The richest 21 Indian billionaires own more wealth than 700 million Indians.
This fact has been mentioned in the recently released report of Oxfam India along with many other important statistics related to inequality, the references and sources of which are also given in the report.
The wealth of Indian billionaires has increased by 121 percent till November 2022 since the start of the pandemic.
In real terms, it has increased by Rs 3608 crore per day. Means it has increased by Rs 2.5 crore per minute.
Only 5 percent of Indians own 60 percent of the nation’s wealth, while the bottom 50 percent hold only 3 percent of the country’s wealth.
Oxfam’s latest report ‘Survival of the Richest: The India Story’ has informed that the wealth of India’s richest person has increased by 46 percent in the year 2022.
The report stated that Rs 1.8 lakh crore can be recovered (during 2017-21) from a one-time 20 per cent tax on the unrealized gains of these billionaires.
This amount is received for providing employment to 50 lakh teachers in primary schools during one year.
Oxfam has appealed to the Union Minister to end this extreme disparity and take egalitarian measures like property tax in the upcoming budget.
The report further states that 40 percent of the wealth growth in India during 2012-2021 went to only the top 1 percent of the population, while the bottom 50 percent of the population got only 3 percent.
The latest Oxfam India report (which was released on the first day of the World Economic Forum’s Davos conference – Switzerland) states that the number of billionaires in India is set to increase from 102 in 2020 to 166 in 2022.
The total wealth of India’s 100 richest has reached Rs 54 lakh crore, which can make the Union Budget for 18 months.
It has been told in the report that the total assets of the 10 richest Indians are Rs 27 lakh crore.
This is an increase of 33 percent from last year. This asset is equivalent to 30 years budget of the Ministries of Health and AYUSH, 26 years budget of the Ministry of Education and 38 years budget of MGNREGA.
Corporate tax was reduced in the year 2019 and they got a benefit of Rs 1,03,285 crore in the year 2021 in the form of exemptions and incentives, which is equal to the MNREGA budget for 1.4 years.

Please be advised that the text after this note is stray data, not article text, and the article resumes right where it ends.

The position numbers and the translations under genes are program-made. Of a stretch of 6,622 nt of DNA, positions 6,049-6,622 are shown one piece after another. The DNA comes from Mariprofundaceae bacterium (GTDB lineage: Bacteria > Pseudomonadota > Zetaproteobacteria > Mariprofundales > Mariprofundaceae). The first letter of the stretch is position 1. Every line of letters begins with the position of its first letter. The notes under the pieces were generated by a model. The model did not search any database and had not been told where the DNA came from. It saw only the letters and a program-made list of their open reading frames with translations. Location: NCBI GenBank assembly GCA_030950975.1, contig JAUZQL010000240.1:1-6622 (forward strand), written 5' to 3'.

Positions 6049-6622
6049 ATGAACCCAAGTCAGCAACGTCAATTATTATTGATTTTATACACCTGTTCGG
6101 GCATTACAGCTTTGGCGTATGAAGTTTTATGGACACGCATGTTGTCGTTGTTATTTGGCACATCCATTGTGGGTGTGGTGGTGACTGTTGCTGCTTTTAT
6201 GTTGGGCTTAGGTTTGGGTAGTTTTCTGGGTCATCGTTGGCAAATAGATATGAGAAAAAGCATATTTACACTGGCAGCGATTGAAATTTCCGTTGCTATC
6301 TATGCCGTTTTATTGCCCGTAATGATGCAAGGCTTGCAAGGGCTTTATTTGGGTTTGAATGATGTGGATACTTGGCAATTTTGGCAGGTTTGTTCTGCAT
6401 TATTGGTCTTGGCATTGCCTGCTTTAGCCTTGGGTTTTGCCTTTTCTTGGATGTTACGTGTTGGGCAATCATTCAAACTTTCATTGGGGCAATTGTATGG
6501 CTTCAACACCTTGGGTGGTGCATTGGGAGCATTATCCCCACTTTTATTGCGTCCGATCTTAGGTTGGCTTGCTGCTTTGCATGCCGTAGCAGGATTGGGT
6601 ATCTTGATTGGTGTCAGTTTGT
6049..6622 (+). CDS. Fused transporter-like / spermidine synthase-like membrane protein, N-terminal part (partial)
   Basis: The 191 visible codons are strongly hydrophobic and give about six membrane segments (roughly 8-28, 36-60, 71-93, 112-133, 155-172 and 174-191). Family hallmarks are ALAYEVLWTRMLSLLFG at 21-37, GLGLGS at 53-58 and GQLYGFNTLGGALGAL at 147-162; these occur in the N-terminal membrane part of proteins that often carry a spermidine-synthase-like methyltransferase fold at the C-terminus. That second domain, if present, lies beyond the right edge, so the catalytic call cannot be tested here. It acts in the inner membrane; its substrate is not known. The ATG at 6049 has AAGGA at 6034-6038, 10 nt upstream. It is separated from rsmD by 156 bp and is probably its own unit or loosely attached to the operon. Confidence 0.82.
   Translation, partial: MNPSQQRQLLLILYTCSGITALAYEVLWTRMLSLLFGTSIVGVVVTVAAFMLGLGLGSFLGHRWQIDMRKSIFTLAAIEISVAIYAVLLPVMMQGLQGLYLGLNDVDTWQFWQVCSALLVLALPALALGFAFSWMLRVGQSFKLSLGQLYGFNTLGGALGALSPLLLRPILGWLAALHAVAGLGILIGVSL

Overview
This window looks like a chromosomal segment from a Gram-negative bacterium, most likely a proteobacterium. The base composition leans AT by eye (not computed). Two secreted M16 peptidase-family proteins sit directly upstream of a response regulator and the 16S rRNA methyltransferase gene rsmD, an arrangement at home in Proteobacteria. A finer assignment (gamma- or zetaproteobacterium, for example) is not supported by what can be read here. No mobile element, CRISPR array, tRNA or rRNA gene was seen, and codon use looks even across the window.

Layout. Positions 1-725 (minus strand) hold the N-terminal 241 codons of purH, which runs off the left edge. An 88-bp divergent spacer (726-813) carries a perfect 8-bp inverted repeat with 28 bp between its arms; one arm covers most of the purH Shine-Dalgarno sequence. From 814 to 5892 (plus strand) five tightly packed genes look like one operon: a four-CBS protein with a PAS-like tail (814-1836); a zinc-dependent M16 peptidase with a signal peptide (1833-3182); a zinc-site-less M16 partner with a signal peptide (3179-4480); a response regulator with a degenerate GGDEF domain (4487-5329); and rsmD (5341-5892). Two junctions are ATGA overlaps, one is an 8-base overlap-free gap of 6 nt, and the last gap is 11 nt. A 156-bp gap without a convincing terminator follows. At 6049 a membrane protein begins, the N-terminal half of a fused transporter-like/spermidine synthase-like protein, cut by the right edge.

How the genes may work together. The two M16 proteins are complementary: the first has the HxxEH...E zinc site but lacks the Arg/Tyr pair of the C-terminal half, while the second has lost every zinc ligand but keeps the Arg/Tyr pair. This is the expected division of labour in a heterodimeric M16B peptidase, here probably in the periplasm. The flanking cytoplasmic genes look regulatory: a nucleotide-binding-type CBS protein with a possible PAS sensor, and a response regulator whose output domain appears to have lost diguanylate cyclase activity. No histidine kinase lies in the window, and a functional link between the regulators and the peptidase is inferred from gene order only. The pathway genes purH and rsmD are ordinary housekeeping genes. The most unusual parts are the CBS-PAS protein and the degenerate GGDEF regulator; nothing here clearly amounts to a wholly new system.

Amitabh Behar, Oxfam India CEO, said, “The marginalized – Dalits, Adivasis, Muslims, women, informal sector toilers – are facing increasing hardship in a system that favors the wealthy. Now the time has come to increase the tax on the rich class and get a fair share from them. We appeal to the Finance Minister to bring taxes like wealth tax and inheritance tax, which will reduce the disparity.
If the government will get more financial resources from such taxes, then important works like reducing the much needed public services and climate change will be able to move forward.
According to the survey of the Indian Struggle Against Inequality Alliance, 80 percent people support higher taxes on the rich class and those who earn more profits during Kovid.
90 percent said that steps should be taken to reduce inequality in the budget, such as social security for all, health rights, measures to reduce violence against women, etc.
The wealth of the top 1 percent of wealthy individuals should be permanently taxed, and due attention should be paid to getting more taxes from the very wealthy.
More resources should be raised through wealth tax, windfall tax and inheritance tax.
The GST rate should be reduced on the items of daily use and need of the poor and middle class and the rate of GST should be increased on luxury items. In this way the tax system can become egalitarian.
The allocation for health should be raised to 2.5 per cent of GDP by the year 2025 as per the provision of the National Health Policy to strengthen public health and reduce the burden on the people, so that they can better face any health crisis .
The disparities in health sector based on different socio-economic categories and on regional basis should be removed.
Medical colleges attached to district hospitals should be opened, especially in hilly, tribal and rural areas so that there is no shortage of health services and health workers.
Primary health centers, community health centers, and government hospitals should be improved and strengthened, with adequate doctors and other health workers, and necessary equipment should be available so that high-quality health care is available within 3 km of residence and workplace. available within the range of.
There is a widespread belief that the government’s budget allocation for education should be 6 per cent of GDP.
It has also been recognized in the National Education Policy. To achieve this target, the government should increase the allocation in a planned manner.
To remove the existing disparities in education, it should increase its adaptive programs, such as pre- and post-matriculation scholarships for SC and ST students, especially girl students.
While passing through difficult times and struggling with inflation, efforts are important to increase the security of the workers and to strengthen their economic and working conditions.